Mduduzi Mathuthu: Zimbabwe Faces Run-Off Over Kasukuwere Presidential Candidacy
Mduduzi Mathuthu has suggested that if former Local Government Minister, Saviour Kasukuwere, contests for the presidential post in August 2023, Zimbabwe may face a run-off as he is likely to divide votes in the ruling ZANU PF.
Kasukuwere, who is currently in self-exile, is a former political commissar in the ruling party and is said to still command a significant following in ZANU PF. He fled the country in 2017 after the ouster of former President Robert Mugabe and was allegedly one of the leaders of the vanquished generation40 faction (G40).
Kasukuwere has indicated that he will be making an official statement soon. He spoke to South African Journalist, Sophie Mokwana via his Twitter handle:
Sophie good morning. The call has been made and yes I will be making a formal statement on my candidature. Thank you for asking.
Responding to Kasukuwere’s announcement, Mduduzi Mathuthu, the founder of the news website ZimLive.com, stated that Zimbabwe may be heading towards a presidential run-off. He said:
Usanetseke neNetOne airtime.
Baya *405# utenge neEcoCash
Saviour Kasukuwere running for president puts us in run-off territory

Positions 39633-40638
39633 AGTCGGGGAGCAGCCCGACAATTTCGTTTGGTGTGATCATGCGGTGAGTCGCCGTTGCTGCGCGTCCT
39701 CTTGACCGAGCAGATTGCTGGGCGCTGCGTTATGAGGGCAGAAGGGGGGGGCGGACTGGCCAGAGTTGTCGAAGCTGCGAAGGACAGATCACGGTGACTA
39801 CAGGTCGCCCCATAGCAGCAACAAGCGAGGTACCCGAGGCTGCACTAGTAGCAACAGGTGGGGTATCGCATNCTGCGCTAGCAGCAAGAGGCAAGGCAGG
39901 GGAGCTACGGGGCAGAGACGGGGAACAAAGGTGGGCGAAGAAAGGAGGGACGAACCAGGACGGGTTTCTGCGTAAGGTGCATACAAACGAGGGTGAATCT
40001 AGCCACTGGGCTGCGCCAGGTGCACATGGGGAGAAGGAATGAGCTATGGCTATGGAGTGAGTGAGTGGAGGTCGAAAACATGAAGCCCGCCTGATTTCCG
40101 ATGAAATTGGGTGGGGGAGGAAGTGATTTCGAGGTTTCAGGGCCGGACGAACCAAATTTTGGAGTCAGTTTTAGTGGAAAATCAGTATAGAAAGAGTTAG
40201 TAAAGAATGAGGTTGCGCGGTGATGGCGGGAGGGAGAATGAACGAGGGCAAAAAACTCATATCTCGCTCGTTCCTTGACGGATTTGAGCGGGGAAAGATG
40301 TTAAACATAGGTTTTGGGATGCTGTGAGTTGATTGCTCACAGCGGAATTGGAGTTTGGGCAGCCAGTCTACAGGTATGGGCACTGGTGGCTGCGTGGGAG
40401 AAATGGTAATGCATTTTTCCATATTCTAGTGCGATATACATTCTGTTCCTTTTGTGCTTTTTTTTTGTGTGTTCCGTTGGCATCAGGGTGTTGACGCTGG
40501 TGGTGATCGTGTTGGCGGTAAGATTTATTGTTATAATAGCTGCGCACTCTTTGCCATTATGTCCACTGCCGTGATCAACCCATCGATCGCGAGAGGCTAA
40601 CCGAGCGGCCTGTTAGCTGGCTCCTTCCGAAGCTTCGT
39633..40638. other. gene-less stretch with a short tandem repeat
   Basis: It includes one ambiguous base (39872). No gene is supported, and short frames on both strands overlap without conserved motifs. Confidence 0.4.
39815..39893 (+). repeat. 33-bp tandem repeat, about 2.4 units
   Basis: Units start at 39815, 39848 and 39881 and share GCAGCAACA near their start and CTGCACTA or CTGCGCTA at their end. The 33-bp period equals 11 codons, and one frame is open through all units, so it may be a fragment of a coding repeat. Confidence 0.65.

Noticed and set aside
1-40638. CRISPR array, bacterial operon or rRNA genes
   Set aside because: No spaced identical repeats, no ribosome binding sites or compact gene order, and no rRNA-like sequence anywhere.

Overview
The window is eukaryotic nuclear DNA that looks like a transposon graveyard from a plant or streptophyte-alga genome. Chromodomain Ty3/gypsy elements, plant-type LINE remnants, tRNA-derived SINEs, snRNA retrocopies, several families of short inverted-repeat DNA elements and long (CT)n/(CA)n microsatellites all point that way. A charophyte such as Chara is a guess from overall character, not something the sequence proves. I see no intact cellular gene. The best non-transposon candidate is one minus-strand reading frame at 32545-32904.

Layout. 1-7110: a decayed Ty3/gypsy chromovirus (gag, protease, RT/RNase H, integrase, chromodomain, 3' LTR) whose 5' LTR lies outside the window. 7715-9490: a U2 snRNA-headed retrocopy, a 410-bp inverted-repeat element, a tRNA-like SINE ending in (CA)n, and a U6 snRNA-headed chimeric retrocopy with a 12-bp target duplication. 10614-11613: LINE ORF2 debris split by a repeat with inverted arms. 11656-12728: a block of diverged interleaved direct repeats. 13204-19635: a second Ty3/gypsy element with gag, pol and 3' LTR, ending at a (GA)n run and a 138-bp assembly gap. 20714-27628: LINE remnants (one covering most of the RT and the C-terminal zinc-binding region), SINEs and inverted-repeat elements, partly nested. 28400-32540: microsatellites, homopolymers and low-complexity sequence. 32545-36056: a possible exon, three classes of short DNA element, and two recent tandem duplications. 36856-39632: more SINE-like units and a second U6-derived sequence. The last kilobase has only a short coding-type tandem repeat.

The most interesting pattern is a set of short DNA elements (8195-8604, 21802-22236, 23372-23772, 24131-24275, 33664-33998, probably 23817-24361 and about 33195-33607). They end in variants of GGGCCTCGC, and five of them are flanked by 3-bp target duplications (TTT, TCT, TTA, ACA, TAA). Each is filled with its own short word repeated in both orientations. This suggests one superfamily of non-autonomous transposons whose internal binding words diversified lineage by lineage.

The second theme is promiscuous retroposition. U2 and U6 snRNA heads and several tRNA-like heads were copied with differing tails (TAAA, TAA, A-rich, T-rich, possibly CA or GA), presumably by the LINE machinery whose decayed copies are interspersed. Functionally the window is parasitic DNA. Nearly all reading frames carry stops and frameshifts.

It has been reported that Saviour Kasukuwere is interested in returning to and rejoining the ruling ZANU PF party. His return to ZANU PF, if accepted, could have significant implications for the party’s internal dynamics and the upcoming presidential election in 2023. Even if he runs as an independent candidate, he is likely to get a fraction of voters from the ruling party.
What’s a Run-off Election?
A run-off election occurs when no candidate in an initial election receives a majority of the votes. In Zimbabwe, this can happen if no candidate wins more than 50% of the vote in the presidential election. Factors that can lead to a run-off election include opposition vote fragmentation and allegations of electoral fraud.
Zimbabwe held its most recent run-off election in 2008. The election was contested between then President Robert Mugabe of the ruling ZANU-PF party and opposition leader Morgan Tsvangirai of the Movement for Democratic Change (MDC) party. The Zimbabwe Electoral Commission (ZEC) announced that no candidate had secured the required 50 + 1 percent of the votes. However, Tsvangirai withdrew from the race shortly before the run-off, citing widespread violence and intimidation by Mugabe’s supporters. The run-off was widely criticized for being neither free nor fair. A power-sharing agreement was brokered between Mugabe and Tsvangirai, leading to the formation of a unity government (GNU) in 2009.
Currently, the major contenders in the upcoming 2023 Zimbabwean presidential election are the incumbent President, Emmerson Mnangagwa, and the opposition leader, Nelson Chamisa, who leads the Citizens Coalition for Change (CCC). In the previous 2018 election, Mnangagwa narrowly defeated Chamisa in a highly disputed poll. Chamisa challenged the results in court, alleging that ZEC had colluded with the ruling party, ZANU PF, to rig the election in Mnangagwa’s favour. The official results released by the ZEC indicated that Mnangagwa won with 50.8% of the vote, while Chamisa received 44.3% of the vote. This resulted in Mnangagwa winning the election by a margin of 6.5 percentage points, which translated to a difference of 35,339 votes.